WARNING: this review contains critical spoilers to the finale of “Three.” Do not read any further unless you wish to be spoiled, and if you do, please do not write me later asking why I gave away the ending. This is me, telling you what you are about to read.
So, I’m pretty sure I’m the first person on Earth who bought “Fantastic Four” #587. At 8 AM, Eastern Standard Time, I ended up the first person in line at Midtown Comics’ downtown branch. This means I was maybe the first person ever to read the issue and, since I managed to avoid the early morning onslaught of spoilers (some of them from Marvel themselves, nice one), the first person to read the book, and experience it, as it was narratively intended.
I genuinely hope that if you’re reading this, you’ve already read your copy, I’ll just get that out of the way first. Jonathan Hickman and Steve Epting have told this story remarkably well and its impact isn’t just diluted by knowing what’s about to happen — I’d imagine it’s completely demolished. So, if you still haven’t heeded my initial warning, stop reading right now.
The most effective kind of tragedy is the kind that, in retrospect, seems the most inevitable. As much as Hickman set up every member of the Fantastic Four to be in the direst peril, it really could have only ever been Johnny Storm. He was the one with the strongest connections to all three of the rest of the team, dramatically. But what’s so fitting about the execution here is that the focus isn’t on the family he was given, a sister and a husband, but the one he made himself.
Ben Grimm and Johnny Storm are probably the prototypical Love To Hate Each Other duo, as far as comics go. Johnny’s been picking on Ben for almost half a century, so it’s more than fitting that Johnny sacrifices himself in Ben’s place. It’s even more fitting that, in the final moments, Ben reverts back to his original form, one that could have presumably protected him from what ends up killing the Human Torch. The way the pieces all fall together in the end make for a remarkable sequence, one that such a significant death deserves, and the final line of the issue, spoken by Ben Grimm, is one of the most memorable I’ve read in a very long time.
A lot has been and probably will be written about how impermanent death is in superhero comics. Indeed, it’s been heavily implied by editorial and creative people involved with the book that Johnny will probably be back. But I find it a little hard to believe to that considering the stuff that comics usually get up to (even in this issue, with Galactus punching a planet to death and a woman storing the consciousness of every person on that planet in her brain) this is somehow the straw that breaks the plausibility camel’s back. Sure, Johnny will eventually return from the grave, maybe even before next year, but that doesn’t dilute the weight of what Hickman and Epting created in the closing scenes of this issue. Like so many other moments in “Fantastic Four,” it’s about the characters. Ben doesn’t expect to ever see Johnny Storm again (even though Val has already promised Johnny they’ll be back for him), and Johnny is certain this is the last thing he’ll ever do. So what if the cynical parts of a readership know better? Stories aren’t told in a vacuum, sure, but they can exist on their own. “Fantastic Four” #587 is a powerful story, today, now, no matter what ends up happening.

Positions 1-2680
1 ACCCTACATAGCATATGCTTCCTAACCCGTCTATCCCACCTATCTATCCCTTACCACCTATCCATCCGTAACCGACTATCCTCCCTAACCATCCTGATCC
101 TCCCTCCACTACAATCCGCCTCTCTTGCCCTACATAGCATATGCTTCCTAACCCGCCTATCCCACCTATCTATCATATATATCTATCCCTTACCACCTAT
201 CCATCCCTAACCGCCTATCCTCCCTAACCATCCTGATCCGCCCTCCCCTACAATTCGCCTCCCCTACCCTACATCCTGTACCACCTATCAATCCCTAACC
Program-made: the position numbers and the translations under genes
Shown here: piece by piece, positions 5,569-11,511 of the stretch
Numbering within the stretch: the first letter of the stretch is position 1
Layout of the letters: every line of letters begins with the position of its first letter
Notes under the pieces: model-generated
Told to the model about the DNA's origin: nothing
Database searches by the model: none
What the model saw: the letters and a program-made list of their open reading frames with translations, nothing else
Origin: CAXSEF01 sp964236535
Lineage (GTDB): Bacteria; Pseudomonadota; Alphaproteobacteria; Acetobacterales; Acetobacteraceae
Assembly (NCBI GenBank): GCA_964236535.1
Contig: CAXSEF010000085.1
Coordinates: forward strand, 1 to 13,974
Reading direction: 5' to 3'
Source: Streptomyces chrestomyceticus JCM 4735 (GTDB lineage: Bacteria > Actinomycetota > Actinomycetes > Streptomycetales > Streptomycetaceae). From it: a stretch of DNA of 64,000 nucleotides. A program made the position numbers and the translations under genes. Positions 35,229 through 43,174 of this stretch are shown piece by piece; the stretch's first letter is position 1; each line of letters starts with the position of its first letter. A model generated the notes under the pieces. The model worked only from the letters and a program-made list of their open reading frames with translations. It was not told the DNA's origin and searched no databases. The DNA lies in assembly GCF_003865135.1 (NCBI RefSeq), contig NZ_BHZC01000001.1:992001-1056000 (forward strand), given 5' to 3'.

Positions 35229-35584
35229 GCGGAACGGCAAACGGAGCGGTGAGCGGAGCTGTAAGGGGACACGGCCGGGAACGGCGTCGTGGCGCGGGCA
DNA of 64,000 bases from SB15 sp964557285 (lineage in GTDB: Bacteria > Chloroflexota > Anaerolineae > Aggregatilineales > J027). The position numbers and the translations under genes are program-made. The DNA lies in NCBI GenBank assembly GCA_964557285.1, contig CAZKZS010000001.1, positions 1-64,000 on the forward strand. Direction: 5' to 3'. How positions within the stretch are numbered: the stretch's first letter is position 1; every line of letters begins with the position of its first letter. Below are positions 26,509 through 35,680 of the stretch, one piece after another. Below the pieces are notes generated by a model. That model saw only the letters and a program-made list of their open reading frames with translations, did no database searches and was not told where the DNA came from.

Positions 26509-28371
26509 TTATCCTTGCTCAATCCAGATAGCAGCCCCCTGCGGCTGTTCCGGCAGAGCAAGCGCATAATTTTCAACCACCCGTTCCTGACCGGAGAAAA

Steve Epting’s art, it should be noted, does a marvelous job at retaining a human scale to all the absolute craziness throughout this issue, in the end of it, as well is the beginning and middle. There are a few moments where a time crunch is a bit visually apparent and the art isn’t as strong as it might be, but overall, it’s excellent work and delivers where it needs to, on a silent last page, with Epting’s work carrying all the storytelling and emotional weight.
One thing I should note is, the polybag this issue comes in is cut-rate garbage. Remember that nice, easy to tear bag that the Death of Superman came in? Or “X-Force” #1? Or even “X-Cutioner’s Song?” Yeah, you’ll be pining for one of those bad boys while you’re struggling to rip this thing open on the train. It’s a shame, because the Alan Davis cover underneath is some of his best work ever.
It’s kind of unfortunate that due to marketing or hype or just general bagged-ness, this issue will inevitably end up lumped together with editorially driven smash-and-grabs engineered just to sell a few more copies of a book that no one might have paid attention to otherwise. This issue has been built to since the beginning of Hickman’s work on the series, its drama and significance is earned, and in no way cheap. At its core is not some ploy dreamed up simply to garner headlines, but rather a final moment between two friends that’s bolstered by over fifty years of the stories that have come before it.
It’s a story worthy of the attention it’s getting, but for all the right reasons.